What is a Change Control Board (CCB)?

Change Control Board Definition

A change control board (CCB) is comprised of internal teams of subject matter experts (e.g., engineering, quality, purchasing, manufacturing) and often includes supply chain partners. CCB members review engineering change requests (ECRs) and engineering change orders (ECOs) to determine if the proposed product designs should be approved, released, and ultimately manufactured.

Change Control Board illustration


What is an engineering change control system?

An engineering change control system is a set of processes that provides changes to existing products or manufacturing processes (or release of new products) to be identified, defined, submitted for approval, and implemented.

Why do you need an engineering change control process?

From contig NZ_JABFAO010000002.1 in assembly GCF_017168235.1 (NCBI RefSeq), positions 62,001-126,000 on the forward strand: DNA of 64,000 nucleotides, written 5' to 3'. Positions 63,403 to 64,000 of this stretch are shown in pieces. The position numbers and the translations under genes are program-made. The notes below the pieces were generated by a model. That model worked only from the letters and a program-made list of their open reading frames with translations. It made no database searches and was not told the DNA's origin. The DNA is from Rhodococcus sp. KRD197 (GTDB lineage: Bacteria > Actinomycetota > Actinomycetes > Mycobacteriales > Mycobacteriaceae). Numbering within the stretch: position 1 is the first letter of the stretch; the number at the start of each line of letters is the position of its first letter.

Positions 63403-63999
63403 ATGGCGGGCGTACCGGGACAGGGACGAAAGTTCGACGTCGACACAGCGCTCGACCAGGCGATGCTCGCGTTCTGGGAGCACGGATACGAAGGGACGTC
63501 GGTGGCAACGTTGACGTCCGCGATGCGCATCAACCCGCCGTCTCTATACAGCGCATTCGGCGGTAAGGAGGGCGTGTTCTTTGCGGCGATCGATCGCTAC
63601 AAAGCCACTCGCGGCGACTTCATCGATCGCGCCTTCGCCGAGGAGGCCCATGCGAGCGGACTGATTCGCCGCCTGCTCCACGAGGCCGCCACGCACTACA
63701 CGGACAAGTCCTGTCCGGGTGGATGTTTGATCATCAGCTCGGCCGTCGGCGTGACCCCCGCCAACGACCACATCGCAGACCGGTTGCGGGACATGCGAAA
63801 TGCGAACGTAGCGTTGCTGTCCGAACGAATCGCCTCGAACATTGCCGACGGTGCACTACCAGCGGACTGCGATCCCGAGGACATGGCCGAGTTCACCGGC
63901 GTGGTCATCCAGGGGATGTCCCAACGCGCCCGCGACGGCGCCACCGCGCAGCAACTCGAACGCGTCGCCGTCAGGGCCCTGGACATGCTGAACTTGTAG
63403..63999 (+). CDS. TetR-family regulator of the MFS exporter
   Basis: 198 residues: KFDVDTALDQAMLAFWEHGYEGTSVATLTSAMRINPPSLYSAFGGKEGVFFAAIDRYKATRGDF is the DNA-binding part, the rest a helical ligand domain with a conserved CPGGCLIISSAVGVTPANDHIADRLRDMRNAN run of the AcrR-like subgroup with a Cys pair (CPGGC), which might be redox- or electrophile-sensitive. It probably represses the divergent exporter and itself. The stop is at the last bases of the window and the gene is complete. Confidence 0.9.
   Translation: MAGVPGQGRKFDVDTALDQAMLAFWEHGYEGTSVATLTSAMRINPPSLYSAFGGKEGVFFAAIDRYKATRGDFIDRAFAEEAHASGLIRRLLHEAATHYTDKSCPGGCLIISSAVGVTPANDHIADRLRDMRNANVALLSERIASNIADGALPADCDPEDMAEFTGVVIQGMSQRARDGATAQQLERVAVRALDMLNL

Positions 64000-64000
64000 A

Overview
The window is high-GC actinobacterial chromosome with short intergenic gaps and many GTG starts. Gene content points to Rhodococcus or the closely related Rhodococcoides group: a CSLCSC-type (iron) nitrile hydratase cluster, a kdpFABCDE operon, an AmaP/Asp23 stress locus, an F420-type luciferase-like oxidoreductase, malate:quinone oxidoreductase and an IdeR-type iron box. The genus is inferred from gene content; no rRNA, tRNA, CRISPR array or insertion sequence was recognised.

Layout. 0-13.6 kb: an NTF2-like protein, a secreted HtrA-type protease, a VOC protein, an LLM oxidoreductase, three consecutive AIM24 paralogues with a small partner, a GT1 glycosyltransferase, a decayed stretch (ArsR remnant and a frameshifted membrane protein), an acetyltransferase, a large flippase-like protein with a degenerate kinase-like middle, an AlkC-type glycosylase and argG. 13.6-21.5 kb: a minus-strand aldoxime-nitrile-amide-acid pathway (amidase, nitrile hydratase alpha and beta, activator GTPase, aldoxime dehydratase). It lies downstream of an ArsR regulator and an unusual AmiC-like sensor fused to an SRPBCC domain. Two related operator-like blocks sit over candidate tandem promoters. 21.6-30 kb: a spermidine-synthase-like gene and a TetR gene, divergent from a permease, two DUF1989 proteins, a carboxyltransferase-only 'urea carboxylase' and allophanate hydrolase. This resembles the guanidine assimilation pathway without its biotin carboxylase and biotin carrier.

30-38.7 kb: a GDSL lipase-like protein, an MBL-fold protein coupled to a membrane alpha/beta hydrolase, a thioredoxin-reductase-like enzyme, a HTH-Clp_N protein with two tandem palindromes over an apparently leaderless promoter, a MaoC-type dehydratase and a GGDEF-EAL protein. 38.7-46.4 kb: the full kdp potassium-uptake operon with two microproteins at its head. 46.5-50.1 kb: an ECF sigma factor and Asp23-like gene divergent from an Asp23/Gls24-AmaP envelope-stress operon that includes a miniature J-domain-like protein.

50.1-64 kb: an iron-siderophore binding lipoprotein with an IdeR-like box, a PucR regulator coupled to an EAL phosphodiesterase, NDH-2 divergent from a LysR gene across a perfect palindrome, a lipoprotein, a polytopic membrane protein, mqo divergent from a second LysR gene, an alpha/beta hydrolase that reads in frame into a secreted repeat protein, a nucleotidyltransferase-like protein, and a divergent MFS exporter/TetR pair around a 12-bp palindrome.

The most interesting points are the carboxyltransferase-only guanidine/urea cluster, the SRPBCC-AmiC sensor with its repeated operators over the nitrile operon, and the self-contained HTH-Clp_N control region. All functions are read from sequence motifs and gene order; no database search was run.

An engineering change control process ensures that all necessary changes to products, or the processes used to create products, are documented and revision controlled to eliminate product design and manufacturing errors, quality issues, and/or product safety and compliance issues.

Why is a change control board important?

An engineering change control board (CCB) assesses the proposed product changes prior to implementation and makes sure that there are no negative impacts. The change control board examines scope, timing, cost, risk, and other factors associated with the proposed change.

*Source: https://project-management-knowledge.com

Who is responsible for change control?

It varies by type of company. Typically there are Change Managers or Change Analysts that reside in Engineering or Quality Assurance functions. These types of roles are responsible for managing the change control and review process between internal and external teams (supply chain partners) that need to approve changes.

Best Practices for Change & Revision

Read our guides to effective change and revision control, master change management with our best practices articles and learn how to implement an effective change management system.